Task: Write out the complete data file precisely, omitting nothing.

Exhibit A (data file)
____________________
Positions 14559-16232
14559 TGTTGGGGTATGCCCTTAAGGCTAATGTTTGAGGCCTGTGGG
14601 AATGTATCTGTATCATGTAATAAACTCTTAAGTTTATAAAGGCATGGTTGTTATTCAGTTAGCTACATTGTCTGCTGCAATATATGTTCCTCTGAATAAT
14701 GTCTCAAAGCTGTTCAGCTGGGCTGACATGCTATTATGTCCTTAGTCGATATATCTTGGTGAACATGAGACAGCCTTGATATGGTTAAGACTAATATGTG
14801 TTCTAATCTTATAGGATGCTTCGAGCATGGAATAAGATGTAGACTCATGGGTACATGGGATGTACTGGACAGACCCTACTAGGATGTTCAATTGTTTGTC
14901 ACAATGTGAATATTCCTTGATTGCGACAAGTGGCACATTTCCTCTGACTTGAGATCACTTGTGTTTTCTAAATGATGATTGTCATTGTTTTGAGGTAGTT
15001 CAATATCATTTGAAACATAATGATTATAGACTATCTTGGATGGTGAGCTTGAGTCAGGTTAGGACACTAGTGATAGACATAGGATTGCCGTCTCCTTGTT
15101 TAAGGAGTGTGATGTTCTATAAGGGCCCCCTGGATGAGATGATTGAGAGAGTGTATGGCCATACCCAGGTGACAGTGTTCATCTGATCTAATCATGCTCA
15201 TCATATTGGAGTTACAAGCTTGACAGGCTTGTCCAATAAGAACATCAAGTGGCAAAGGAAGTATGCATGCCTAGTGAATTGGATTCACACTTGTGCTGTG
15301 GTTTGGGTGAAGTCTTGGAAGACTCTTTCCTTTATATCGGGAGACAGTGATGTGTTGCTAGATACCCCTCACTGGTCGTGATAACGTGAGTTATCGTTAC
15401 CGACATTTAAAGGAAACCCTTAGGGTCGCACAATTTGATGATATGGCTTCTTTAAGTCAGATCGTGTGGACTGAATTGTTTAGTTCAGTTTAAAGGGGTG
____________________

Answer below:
Positions 14559-16232
14559 TGTTGGGGTATGCCCTTAAGGCTAATGTTTGAGGCCTGTGGG
14601 AATGTATCTGTATCATGTAATAAACTCTTAAGTTTATAAAGGCATGGTTGTTATTCAGTTAGCTACATTGTCTGCTGCAATATATGTTCCTCTGAATAAT
14701 GTCTCAAAGCTGTTCAGCTGGGCTGACATGCTATTATGTCCTTAGTCGATATATCTTGGTGAACATGAGACAGCCTTGATATGGTTAAGACTAATATGTG
14801 TTCTAATCTTATAGGATGCTTCGAGCATGGAATAAGATGTAGACTCATGGGTACATGGGATGTACTGGACAGACCCTACTAGGATGTTCAATTGTTTGTC
14901 ACAATGTGAATATTCCTTGATTGCGACAAGTGGCACATTTCCTCTGACTTGAGATCACTTGTGTTTTCTAAATGATGATTGTCATTGTTTTGAGGTAGTT
15001 CAATATCATTTGAAACATAATGATTATAGACTATCTTGGATGGTGAGCTTGAGTCAGGTTAGGACACTAGTGATAGACATAGGATTGCCGTCTCCTTGTT
15101 TAAGGAGTGTGATGTTCTATAAGGGCCCCCTGGATGAGATGATTGAGAGAGTGTATGGCCATACCCAGGTGACAGTGTTCATCTGATCTAATCATGCTCA
15201 TCATATTGGAGTTACAAGCTTGACAGGCTTGTCCAATAAGAACATCAAGTGGCAAAGGAAGTATGCATGCCTAGTGAATTGGATTCACACTTGTGCTGTG
15301 GTTTGGGTGAAGTCTTGGAAGACTCTTTCCTTTATATCGGGAGACAGTGATGTGTTGCTAGATACCCCTCACTGGTCGTGATAACGTGAGTTATCGTTAC
15401 CGACATTTAAAGGAAACCCTTAGGGTCGCACAATTTGATGATATGGCTTCTTTAAGTCAGATCGTGTGGACTGAATTGTTTAGTTCAGTTTAAAGGGGTG